In Africa, institutes may not focus on the elderly sisters as much as they should because they have relatively fewer older members. Among these nations, Zambia,  where 24 percent of sisters are older than 71, is something of an outlier. In Kenya, Uganda and Ghana, fewer than 15 percent of sisters are older than 71.

Mexican researchers note the pace of aging among religious sisters has accelerated faster than the general population, and  39 percent of sisters are older than 71, their average age is 62 and slightly more than half are older than 60.

Yet, concerning the impact accelerated aging has upon their institutes,  as “The Needs of Elder Sisters in Mexico’s Women Religious Congregations” notes:  “Congregations are hardly willing to talk about it.  Leadership is only seeing the tip of the iceberg without considering the phenomenon.” “Long term policies, plans and strategies designed for the care of the elderly are highly scarce among women religious in Mexico, which leads to wasting resources.”

In the developing African nations, a much more challenging  picture of efforts to care for older, infirm sisters emerges.  Despite the relative gulf of resources and the continental divide, a Ghanaian sister expresses what many believe is the mindset sisters must adapt globally to meet the challenges of their aging populations better. “I think it is about time,” she says,  “we put in a lot of thinking in taking care of our elderly sisters. We need to train more sisters in health care to be able to take proper care of them, we also need to collaborate with other groups to take care of them. Planning for old age should  begin now.”

Training younger sisters to care for their elders, fostering greater cooperation and collaboration among institutes that could create a global network are among the innovative solutions researchers surfaced to help elderly sisters. They also hope the Conrad N. Hilton Foundation and others will invest in these solutions. Others include: Central offices dedicated to elderly issues, a fund to help pay sisters’ medical expenses and inter-congregational hospitals to care for older sisters and generate income.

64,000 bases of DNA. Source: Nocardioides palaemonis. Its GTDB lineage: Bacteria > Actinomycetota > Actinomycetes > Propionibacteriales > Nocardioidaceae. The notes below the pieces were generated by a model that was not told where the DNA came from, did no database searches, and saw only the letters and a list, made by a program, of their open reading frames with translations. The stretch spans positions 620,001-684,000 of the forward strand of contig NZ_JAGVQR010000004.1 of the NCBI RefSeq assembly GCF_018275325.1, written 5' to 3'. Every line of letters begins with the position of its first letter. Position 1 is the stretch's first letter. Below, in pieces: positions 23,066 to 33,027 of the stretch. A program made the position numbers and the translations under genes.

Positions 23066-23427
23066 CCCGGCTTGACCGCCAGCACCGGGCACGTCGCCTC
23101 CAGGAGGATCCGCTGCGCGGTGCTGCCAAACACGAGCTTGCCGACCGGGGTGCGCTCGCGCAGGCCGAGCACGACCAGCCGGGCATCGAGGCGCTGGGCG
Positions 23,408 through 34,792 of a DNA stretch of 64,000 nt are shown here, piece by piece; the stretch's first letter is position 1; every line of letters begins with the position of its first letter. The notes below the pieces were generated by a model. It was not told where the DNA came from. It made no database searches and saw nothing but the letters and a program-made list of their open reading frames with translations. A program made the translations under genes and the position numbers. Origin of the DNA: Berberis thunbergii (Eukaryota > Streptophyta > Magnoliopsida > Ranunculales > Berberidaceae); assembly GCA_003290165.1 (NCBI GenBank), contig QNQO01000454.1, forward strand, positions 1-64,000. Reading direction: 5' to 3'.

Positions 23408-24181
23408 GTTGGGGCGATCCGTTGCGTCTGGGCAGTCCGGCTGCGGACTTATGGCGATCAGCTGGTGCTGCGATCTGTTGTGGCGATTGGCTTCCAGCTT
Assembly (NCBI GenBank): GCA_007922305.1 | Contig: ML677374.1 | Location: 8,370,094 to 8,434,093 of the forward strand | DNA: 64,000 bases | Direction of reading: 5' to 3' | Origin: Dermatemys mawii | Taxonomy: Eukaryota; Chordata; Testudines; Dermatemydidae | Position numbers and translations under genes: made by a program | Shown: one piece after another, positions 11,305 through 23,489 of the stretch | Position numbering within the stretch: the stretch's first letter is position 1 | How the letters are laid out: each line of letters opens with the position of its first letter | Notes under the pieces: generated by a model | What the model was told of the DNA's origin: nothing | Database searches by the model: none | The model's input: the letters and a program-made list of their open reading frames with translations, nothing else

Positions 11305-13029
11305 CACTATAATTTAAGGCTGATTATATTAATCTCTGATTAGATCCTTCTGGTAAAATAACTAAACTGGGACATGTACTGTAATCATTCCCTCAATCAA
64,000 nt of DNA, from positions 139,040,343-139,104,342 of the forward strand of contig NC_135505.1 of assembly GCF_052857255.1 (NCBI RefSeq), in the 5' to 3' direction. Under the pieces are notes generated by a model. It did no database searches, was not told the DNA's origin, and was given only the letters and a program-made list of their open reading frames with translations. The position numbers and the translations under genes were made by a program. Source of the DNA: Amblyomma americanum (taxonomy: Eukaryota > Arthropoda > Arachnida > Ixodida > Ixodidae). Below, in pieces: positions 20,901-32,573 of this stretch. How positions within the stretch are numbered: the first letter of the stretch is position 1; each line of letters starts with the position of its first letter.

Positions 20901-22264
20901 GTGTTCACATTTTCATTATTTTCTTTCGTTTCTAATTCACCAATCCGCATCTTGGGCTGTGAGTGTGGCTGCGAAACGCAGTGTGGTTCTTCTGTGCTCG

Financial investment into feasible solutions that achieve results are crucial to assure Catholic religious institutes’ sustainable futures. Nothing is more important to that future, however, than the sisters’ reconnecting with a scriptural understanding: New wine is best poured into fresh wineskins.

This post was written by CARA Associate Chris Byrd.



Dr. Sister or Sr. Doctor? Charting the rise of sisters who minister as medical doctors in India

In a land where hearts beat strong and true, Emerges a sisterhood, a remarkable crew.
They wear their white coats with pride and grace, sister doctors, healers in every case.
In rural villages, far and wide, they journey on, bridging the divide.
Reaching the underserved, the ones in need, sister doctor plant a caring seed
- Poem by Sister doctor

In an age where health care is increasingly looked upon only as profitable business, an encouraging trend has emerged in India of Catholic religious congregations educating their sisters to study medicine and become Sister Doctors. In the United States, and also in India, it is difficult to get medical doctors to practice in rural areas and to get health care institutions to serve those without the financial means to pay full price for treatments. Countering this trend, 85% of India’s Catholic Sister Doctors serve in rural areas in facilities often supported by their congregations as these are areas where the institutions are unlikely to bring in enough capital to meet their bills without some outside sources of funding, such as the central, North East, Andhra Pradesh, Telangana, Karnataka, Tamil Nadu and Kerala regions.